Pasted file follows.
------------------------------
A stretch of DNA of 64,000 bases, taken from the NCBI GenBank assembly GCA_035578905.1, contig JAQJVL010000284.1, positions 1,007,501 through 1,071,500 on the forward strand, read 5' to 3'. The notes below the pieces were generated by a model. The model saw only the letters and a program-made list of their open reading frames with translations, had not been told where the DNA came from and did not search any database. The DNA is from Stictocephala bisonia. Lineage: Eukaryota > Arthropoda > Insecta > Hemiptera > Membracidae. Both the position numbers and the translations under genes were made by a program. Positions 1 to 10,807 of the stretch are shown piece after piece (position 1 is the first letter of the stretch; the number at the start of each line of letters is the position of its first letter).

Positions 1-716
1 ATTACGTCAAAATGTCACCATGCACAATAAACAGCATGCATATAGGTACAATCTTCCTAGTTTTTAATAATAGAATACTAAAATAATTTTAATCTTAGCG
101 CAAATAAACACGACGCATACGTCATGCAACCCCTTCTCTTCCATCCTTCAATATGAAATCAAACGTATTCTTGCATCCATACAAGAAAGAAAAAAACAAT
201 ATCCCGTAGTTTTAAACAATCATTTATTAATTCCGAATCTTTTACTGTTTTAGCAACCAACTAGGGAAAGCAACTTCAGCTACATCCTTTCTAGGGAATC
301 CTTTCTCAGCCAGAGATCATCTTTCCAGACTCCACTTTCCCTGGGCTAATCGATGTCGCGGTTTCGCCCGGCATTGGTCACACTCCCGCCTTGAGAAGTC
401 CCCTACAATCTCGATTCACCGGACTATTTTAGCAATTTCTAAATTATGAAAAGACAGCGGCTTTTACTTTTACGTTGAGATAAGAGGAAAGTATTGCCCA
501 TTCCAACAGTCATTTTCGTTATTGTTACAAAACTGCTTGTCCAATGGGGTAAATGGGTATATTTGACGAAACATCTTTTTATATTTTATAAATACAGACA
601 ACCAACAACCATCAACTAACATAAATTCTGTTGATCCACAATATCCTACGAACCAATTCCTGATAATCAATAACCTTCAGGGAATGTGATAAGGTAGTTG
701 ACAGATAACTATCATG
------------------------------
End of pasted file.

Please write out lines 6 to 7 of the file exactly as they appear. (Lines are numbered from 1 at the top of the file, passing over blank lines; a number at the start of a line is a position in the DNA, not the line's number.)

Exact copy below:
301 CTTTCTCAGCCAGAGATCATCTTTCCAGACTCCACTTTCCCTGGGCTAATCGATGTCGCGGTTTCGCCCGGCATTGGTCACACTCCCGCCTTGAGAAGTC
401 CCCTACAATCTCGATTCACCGGACTATTTTAGCAATTTCTAAATTATGAAAAGACAGCGGCTTTTACTTTTACGTTGAGATAAGAGGAAAGTATTGCCCA